How do I manage recurring revenue?

Managing recurring revenue requires consistency and accuracy when it comes to data collection. In a subscription model, revenue recognition happens at predetermined intervals, which is why the creation, modification, or cancellation of the subscription made at any customer touchpoint must be captured fully and accurately reflected in the ERP system.

Recurring charges must be normalized to a monthly value to represent the monthly recurring revenue (MRR) generated by a subscription. Annual, half-yearly, and quarterly billing is divided by 12, 6, and 4, respectively, to determine the MRR. It’s important to note:

  • MRR doesn’t include any one-time charges, such as activation or setup fees.
  • MRR doesn’t include suspended subscriptions.
  • Businesses can choose to include usage charges in the calculation of MRR. (Refer to the new accounting compliance standards, such as ASC 606 (PDF) and IFRS15, for details.)

Recurring revenue vs. subscription-based billing

Recurring revenue represents the amount of income a company generates from active subscriptions. These are most commonly represented in MRR (monthly recurring revenue) or ARR (annual recurring revenue).

Subscription-based billing is the method for charging customers at predetermined intervals (monthly, quarterly, half-yearly, or annually, for example) for ongoing access to products or services, which are typically bundled in ways that provide added value to the customer.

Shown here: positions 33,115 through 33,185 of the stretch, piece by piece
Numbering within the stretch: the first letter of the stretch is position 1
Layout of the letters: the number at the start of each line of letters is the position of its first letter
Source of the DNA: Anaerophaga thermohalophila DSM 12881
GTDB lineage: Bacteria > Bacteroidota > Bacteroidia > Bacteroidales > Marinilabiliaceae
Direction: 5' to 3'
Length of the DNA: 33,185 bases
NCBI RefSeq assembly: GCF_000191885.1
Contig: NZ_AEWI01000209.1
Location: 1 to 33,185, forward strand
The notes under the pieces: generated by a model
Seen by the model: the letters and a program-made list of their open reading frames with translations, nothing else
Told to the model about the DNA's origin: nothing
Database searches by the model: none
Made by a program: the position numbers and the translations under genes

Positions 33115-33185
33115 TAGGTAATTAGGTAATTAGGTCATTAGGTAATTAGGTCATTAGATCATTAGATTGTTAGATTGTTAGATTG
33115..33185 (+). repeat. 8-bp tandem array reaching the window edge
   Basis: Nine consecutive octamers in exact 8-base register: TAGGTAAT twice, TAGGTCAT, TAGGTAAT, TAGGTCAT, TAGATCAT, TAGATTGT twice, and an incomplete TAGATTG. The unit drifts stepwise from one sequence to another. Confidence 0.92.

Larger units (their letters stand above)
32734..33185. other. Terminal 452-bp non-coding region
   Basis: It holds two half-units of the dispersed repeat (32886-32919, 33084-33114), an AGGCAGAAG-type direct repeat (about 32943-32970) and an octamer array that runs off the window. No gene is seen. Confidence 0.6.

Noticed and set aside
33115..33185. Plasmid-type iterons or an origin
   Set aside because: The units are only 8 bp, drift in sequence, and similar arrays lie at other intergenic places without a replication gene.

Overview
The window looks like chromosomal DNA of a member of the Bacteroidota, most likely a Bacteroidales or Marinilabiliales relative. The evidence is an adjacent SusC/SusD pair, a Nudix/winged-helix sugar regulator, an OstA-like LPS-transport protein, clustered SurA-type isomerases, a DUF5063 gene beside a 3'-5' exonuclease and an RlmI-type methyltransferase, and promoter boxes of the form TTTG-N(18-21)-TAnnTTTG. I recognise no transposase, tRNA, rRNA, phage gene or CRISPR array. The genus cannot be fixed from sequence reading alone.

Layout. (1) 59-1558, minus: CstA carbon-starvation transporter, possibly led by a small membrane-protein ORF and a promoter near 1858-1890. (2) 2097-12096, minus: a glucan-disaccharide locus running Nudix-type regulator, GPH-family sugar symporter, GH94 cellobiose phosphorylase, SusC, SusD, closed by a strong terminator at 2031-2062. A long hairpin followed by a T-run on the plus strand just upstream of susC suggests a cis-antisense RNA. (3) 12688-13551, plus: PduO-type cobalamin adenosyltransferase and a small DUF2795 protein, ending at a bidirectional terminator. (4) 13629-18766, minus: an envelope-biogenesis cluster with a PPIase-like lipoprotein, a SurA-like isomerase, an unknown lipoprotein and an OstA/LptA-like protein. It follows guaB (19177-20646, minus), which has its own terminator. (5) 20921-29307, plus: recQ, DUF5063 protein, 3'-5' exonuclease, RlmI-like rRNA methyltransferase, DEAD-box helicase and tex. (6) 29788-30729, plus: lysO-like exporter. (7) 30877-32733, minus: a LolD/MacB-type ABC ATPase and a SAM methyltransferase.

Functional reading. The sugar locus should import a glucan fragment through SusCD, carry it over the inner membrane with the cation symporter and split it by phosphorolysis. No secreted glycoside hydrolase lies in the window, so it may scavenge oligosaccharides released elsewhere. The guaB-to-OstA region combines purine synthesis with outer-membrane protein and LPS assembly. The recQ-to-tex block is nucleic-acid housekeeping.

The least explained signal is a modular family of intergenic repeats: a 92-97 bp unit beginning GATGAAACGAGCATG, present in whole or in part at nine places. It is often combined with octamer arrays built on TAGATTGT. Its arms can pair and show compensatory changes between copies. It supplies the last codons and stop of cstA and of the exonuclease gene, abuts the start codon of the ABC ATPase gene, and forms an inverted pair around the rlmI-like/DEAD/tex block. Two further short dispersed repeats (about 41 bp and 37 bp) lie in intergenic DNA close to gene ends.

What is subscription-based software?

Subscription-based software—or software-as-a-service (SaaS)—typically refers to cloud-based applications that people have access to as long as their subscription licenses remain active. Unlike the perpetual license model, where a one-time payment is made in exchange for software that begins depreciating as soon as it’s purchased, subscription-based software is in the cloud and is usually offered at a lower recurring cost. It provides users with ongoing access to the newest features and security enhancements without additional fees.

SaaS vs. subscription-based software

There is a difference between SaaS and subscription-based software. In SaaS, the software is delivered online and usually hosted by the software vendor (or another third party). The software—and usually the necessary infrastructure, maintenance, updates, and support—is sold as a subscription. SaaS models can be classified as subscriptions since users have ongoing access to the software as long as their account is in good standing. But not all subscription models are SaaS models.

What is a subscription license?

A subscription license typically refers to a software-as-a-service (SaaS) model. A license, or seat, is held by a single individual and provides access to a particular piece of software. Many SaaS offerings are provided in packaged tiers, including a specified number of seats, each with an individual account with access to all or a qualified subset of features.

What is a perpetual license?

A perpetual license provides access to a single product, such as software, in perpetuity, for a one-time payment. A perpetual license is limited to the specific version purchased. Access to functionality updates and security enhancements are rarely, if ever, included.